Thursday, June 30, 2011

Eff-Bee Ennui

I've always had an up/down relationship with Facebook. I started using it earlier than most of my friends, during which time I sent out a ton of invitations and sometimes cajoled my friends in person to join.

Met with limited success, I must have gotten bored of that and stayed away for a while. In the meantime Facebook became more popular and many of my friends joined and started posting Mafia Wars and Farmville crap on my wall.

Then when I started to use Facebook again some more, my friends acted like they invented it and it was they who invited me. Saying stuff like "about time you joined Facebook" and "I see you finally got around to posting photos from two Christmases ago." To which I'd comment, "I posted those photos two years ago and I'm just getting around to back-tagging the friends who joined Facebook since then."

Each time Facebook made a minor change to anything, there'd be a collective wave of bitching I couldn't muster the care to participate in.

Then my family started friending me, creating an alarming spike of crappy "cousin Jill sent you a teddy-bear hug" and "what Harry Potter character are you?" spams on my wall. While I appreciated the new way of keeping in contact with my family, I didn't appreciate the new avenue for chain letters and political ramblings. I found myself wondering why I'm friending the same people on Facebook I'd long ago added to my e-mail spam filter.

At one point I started experimenting with Twitter and linked my tweets to my Facebook status. That ended in disaster when I'd tweet something like "Spending a relaxing Sunday afternoon at Joe's pool." These would start an inevitable string of passive-aggressive responses like, "Glad to see you're having fun. I guess that explains why you couldn't drive 600 miles to attend Kimmy's flute recital. You missed an awesome show, but hey, nice tan."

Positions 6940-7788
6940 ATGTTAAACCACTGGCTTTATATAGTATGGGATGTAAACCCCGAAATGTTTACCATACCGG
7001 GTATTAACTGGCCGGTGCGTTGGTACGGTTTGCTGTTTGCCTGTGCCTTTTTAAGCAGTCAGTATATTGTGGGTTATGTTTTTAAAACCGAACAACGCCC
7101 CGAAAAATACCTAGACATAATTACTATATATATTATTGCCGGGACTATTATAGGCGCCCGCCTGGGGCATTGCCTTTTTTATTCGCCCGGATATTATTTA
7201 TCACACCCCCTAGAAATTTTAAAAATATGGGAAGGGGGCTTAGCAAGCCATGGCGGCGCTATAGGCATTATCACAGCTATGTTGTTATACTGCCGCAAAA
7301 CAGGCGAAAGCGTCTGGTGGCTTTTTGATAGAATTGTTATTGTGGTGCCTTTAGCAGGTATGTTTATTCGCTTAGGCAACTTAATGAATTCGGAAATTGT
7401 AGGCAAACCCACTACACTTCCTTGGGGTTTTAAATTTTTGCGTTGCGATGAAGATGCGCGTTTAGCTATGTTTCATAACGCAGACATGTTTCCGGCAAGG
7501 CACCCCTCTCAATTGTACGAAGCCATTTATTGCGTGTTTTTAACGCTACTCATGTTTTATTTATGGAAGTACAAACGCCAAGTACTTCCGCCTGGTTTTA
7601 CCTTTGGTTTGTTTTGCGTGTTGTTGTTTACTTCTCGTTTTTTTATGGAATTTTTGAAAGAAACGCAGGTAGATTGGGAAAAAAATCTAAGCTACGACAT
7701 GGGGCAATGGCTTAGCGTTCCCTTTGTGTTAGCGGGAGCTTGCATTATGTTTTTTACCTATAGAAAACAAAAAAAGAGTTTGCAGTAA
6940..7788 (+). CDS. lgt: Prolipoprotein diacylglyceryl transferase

My interest in spending time watching my Facebook news feed has always seemed to wax and wane. Lately Facebook has taken to e-mailing to tell me it misses me, and is getting worried. "Hi Pac, I haven't seen you in a few days, and a lot happened while you're away." Like I didn't already know that.

This latest bout of eff-bee ennui was prompted by a rash of family drama which, thanks to the miracle of social networking, was able to spill from the private underbelly of suburban America and play itself out publicly on my news feed and wall.

Don't get me wrong. I love my brother. But it was his choice to mate with a controlling, emasculating shrew. It's not like we all didn't see that slow-motion train wreck before it even left the station. I love my niece, but she's growing up to be quite the disrespectful teenage bitch. I'm sorry her parents are divorcing, but splashing misdirected virtual bile on her aunts and uncles for it isn't endearing at all. Not one bit. And no, I'm not really sorry. I'm happy. Now run along and play some Therapyville.

If I'm going to be "friends" with children, I reserve the right to slap them when necessary. And oh, it is. Until Facebook provides an app for that, I'm keeping my distance.

I'll be spreading my sunshine on Twitter if you need me. And venting on my blog, of course. ;^) Thanks for listening.

Tuesday, June 28, 2011

Walk of Shane

I'm going to call him "Shane". It's not that I'm protecting his anonymity. That's assured by my short-term memory, or lack thereof. I'm terrible with names and other small, crucial details.

Shane was so hot. Visiting town on business, he was staying at one of the local hotels. I noticed him looking at me. More than a glance, this was full-on eye contact. I assumed there must be someone directly behind me who caught his eye. I looked around, then back at Shane. He seemed to find that amusing. I guess it was kind of funny, because I started laughing too.

The bar is my local watering hole, run by a friend of mine. A place I feel comfortable coming straight from the gym. I was there to meet a buddy who was running late, I wasn't there to cruise. When it comes to meeting guys, it only seems to happens when I'm not trying.

I introduced myself and immediately forgot Shane's name. But our conversation must have looked as intense as it felt, because my buddy watched us from a distance deciding not to interrupt us. I didn't even know he'd finally showed up. Shane invited me to his hotel room.